Thanks for both your comments. I recognize the experience, but not the way you describe it, Raymond. I think it is a very personal experience and there are different ways to it as we are different people.

Personally I can do nothing with breathing techniques, purely because I can hardly breathe at all. Which is one of the reasons I have already been sitting behind my computer since 4.30 this morning, an hour ago. But somehow, naturally, it has taken another way with me to get to the same results.

I think that is also the reason that your approach it different again, Vernon. Your approach is different but it works for you and that is what counts. I think a British expression is: the proof of the pudding is in the eating. I have the feeling that both your puddings are wonderful and so is mine.




Raymond Phelan February 23, 2015 at 6:36 am

Thanks, Anny. Yes, your’re absolutely correct, that, we each pursue our own natural path to enlightenment, which is similar to what Vern has just expressed so well. Yes, 4.30am is a very early start at the computer. It reminds me of when writing my book and those many early frosty mornings when I’d wake up and have to type out the new incoming information, otherwise I’d forget it. Maybe, Anny, as Josh mentioned, there’s a book in you waiting to be explored in mind and keyed in to your computer.

Gosh, I’d love a slice of that pudding now, with a cupa tea!!!




anny February 23, 2015 at 7:55 am

Now that you mention it, Raymond, I would as well. Why don’t we. I am going to make some tea to start with. Cooking tea, the Germans call it!

As far as the book is concerned, it will have to wait. A lot of other things are waiting for my attention as well in real life, including my one-year-old grandson who loves to give his own contribution to my work when he is sitting on my lap when I am sitting behind the computer. We often babysit him. Next month there will be even two of them, conversing in Vietnamese in as far as they are able to speak. I am looking forward to it but with some trepidation.


Vernon McVety Jr. February 23, 2015 at 12:03 am

Anny, thanks. And how familiar are you with the works of William Blake? – Vern


anny February 23, 2015 at 8:00 am

Hello Vernon,

To be honest, I have often heard and read about William Blake in all sorts of contexts. As he is a well-know figure he also figures in novels. And of course I have read bits and pieces of what he wrote over the years, quoted by others in some context or other, but never a whole book that was written by him. And all this has been quite some time ago as well. I do know that he was someone with deeper insights but I do not remember really what they were.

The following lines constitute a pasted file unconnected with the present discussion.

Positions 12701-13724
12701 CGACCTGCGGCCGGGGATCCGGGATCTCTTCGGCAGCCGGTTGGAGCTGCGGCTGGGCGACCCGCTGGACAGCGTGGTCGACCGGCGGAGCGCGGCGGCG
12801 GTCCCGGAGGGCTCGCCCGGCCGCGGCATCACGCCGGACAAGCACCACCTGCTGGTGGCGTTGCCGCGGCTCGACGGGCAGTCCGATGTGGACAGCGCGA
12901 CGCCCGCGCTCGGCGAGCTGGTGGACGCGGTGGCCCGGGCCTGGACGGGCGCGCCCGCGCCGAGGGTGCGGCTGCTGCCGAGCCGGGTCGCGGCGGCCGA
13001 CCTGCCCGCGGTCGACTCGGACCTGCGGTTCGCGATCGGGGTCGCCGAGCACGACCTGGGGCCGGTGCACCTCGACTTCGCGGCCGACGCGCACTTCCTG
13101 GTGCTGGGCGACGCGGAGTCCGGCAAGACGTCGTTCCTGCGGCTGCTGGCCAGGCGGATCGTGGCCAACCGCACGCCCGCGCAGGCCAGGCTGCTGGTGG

Vernon McVety Jr. February 24, 2015 at 1:23 pm

Yes! Beautiful. God imagined us into creation. Conceived and gave birth to us out of His mind, or heart. But how many of us really see it that way. That reinforces the scriptural truths that we have the mind of Christ, and have the power (creative power) to become the Sons of god. His creative powers transferred over to us. I’ll send in for your book sooner or later. I too have some literary blessings in store for me before I pass. – Vern

P.S. I ran out of my follow-up reply buttons. I hope you find this down here Raymond.


Vernon McVety Jr. February 25, 2015 at 7:57 am

Good morning Anny & Raymond,

I received an intuitive whim and wanted to elate it for a bottom line: it could have went without saying but we’ve learned from each other that the Kingdom isn’t only a matter of ‘where’ but is a process, striving toward the Kingship which may make us the ruler. Proverb 16,32 sums it up quite well “He who is slow to anger is better than the mighty, and he who rules his spirit than he who takes a city.” It’s amazing how spiritual topics can lead us so far away from the initial insights. But nothing is far fetched. It’s all worth the royal carriage. I think that’s just one of the reasons why William Blake wrote “The road of excess leads to the palace of wisdom.” – Vern


Raymond Phelan February 26, 2015 at 1:01 pm

Hi Paul

Thank you so much for this enlightening comment. Can I say, I’ve read your brilliant article on your blog site “..made in the image and likeness.. and must say, you dealt with it most comprehensively and convincingly, and with great authority of understanding. Well done, again!